Dec. 30, 1963, 77 Stat. 711, Pub. L. 88-243, § 1; renumbered and amended Apr. 9, 1997, D.C. Law 11-238, § 2, 44 DCR 923.)
1981 Ed., § 28:5-108.
1973 Ed., § 28:5-108.
This section is referenced in
§ 28:5-102, § 28:5-104, § 28:5-112, and § 28:5-113. Uniform Commercial Code Comment
1. This section combines some of the duties previously included in Sections 5-114 and 5-109. Because a confirmer has the rights and duties of an issuer, this section applies equally to a confirmer and an issuer. See Section 5-107(a).
The standard of strict compliance governs the issuer’s obligation to the beneficiary and to the applicant. By requiring that a “presentation” appear strictly to comply, the section requires not only that the documents themselves appear on their face strictly to comply, but also that the other terms of the letter of credit such as those dealing with the time and place of presentation are strictly complied with. Typically, a letter of credit will provide that presentation is timely if made to the issuer, confirmer, or any other nominated person prior to expiration of the letter of credit. Accordingly, a nominated person that has honored a demand or otherwise given value before expiration will have a right to reimbursement from the issuer even though presentation to the issuer is made after the expiration of the letter of credit. Conversely, where the beneficiary negotiates documents to one who is not a nominated person, the beneficiary or that person acting on behalf of the beneficiary must make presentation to a nominated person, confirmer, or issuer prior to the expiration date.
This section does not impose a bifurcated standard under which an issuer’s right to reimbursement might be broader than a beneficiary’s right to honor. However, the explicit deference to standard practice in Section 5-108(a) and (e) and elsewhere expands issuers’ rights of reimbursement where that practice so provides. Also, issuers can and often do contract with their applicants for expanded rights of reimbursement. Where that is done, the beneficiary will have to meet a more stringent standard of compliance as to the issuer than the issuer will have to meet as to the applicant. Similarly, a nominated person may have reimbursement and other rights against the issuer based on this article, the UCP, bank-to-bank reimbursement rules, or other agreement or undertaking of the issuer. These rights may allow the nominated person to recover from the issuer even when the nominated person would have no right to obtain honor under the letter of credit.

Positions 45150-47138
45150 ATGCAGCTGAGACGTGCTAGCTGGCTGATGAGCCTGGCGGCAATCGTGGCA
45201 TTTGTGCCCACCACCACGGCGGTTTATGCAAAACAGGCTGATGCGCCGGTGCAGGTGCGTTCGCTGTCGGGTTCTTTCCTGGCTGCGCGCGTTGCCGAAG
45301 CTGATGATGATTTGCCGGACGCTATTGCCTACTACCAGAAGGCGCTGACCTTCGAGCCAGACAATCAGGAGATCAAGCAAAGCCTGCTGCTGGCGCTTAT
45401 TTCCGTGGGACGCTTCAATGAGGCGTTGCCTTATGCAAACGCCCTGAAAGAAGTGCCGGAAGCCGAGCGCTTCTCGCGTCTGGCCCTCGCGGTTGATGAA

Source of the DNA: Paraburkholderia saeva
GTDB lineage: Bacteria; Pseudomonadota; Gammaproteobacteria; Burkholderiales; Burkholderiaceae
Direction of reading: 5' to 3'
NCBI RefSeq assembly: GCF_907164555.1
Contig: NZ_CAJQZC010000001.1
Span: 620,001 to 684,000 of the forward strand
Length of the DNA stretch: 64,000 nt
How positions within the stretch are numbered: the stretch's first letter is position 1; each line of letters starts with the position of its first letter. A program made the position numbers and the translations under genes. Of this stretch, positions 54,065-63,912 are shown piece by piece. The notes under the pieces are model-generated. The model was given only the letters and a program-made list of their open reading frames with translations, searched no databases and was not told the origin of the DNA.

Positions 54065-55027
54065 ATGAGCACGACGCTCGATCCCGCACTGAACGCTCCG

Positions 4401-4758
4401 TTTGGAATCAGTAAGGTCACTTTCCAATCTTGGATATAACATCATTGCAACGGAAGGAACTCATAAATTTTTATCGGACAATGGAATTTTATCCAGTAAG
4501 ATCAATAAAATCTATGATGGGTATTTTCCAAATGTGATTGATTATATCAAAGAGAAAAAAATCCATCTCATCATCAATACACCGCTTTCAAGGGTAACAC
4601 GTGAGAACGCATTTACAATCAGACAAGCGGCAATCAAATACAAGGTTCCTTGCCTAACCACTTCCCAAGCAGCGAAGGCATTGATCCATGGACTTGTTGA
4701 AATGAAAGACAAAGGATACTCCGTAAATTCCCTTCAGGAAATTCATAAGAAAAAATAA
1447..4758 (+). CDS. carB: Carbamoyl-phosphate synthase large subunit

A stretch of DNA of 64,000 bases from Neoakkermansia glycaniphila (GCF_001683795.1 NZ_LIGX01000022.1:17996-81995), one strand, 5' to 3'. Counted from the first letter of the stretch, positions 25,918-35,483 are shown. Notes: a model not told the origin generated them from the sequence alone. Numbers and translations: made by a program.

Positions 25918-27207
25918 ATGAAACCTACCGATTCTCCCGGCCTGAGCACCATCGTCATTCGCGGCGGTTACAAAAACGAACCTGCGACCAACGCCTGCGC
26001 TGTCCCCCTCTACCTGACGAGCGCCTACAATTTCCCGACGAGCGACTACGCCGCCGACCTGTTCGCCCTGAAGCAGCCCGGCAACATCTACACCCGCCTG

The section adopts strict compliance, rather than the standard that commentators have called “substantial compliance,” the standard arguably applied in Banco Español de Credito v. State Street Bank and Trust Company, 385 F.2d 230 (1st Cir.1967) and Flagship Cruises Ltd. v. New England Merchants Nat. Bank, 569 F.2d 699 (1st Cir.1978). Strict compliance does not mean slavish conformity to the terms of the letter of credit. For example, standard practice (what issuers do) may recognize certain presentations as complying that an unschooled layman would regard as discrepant. By adopting standard practice as a way of measuring strict compliance, this article indorses the conclusion of the court in New Braunfels Nat. Bank v. Odiorne, 780 S.W.2d 313 (Tex.Ct.App. 1989) (beneficiary could collect when draft requested payment on “Letter of Credit No. 86-122-5” and letter of credit specified “Letter of Credit No. 86-122-S” holding strict compliance does not demand oppressive perfectionism). The section also indorses the result in Tosco Corp. v. Federal Deposit Insurance Corp., 723 F.2d 1242 (6th Cir.1983). The letter of credit in that case called for “drafts Drawn under Bank of Clarksville Letter of Credit Number 105.” The draft presented stated “drawn under Bank of Clarksville, Clarksville, Tennessee letter of Credit No. 105.“ The court correctly found that despite the change of upper case “L” to a lower case “l” and the use of the word “No.” instead of “Number,” and despite the addition of the words “Clarksville, Tennessee,” the presentation conformed. Similarly a document addressed by a foreign person to General Motors as “Jeneral Motors” would strictly conform in the absence of other defects.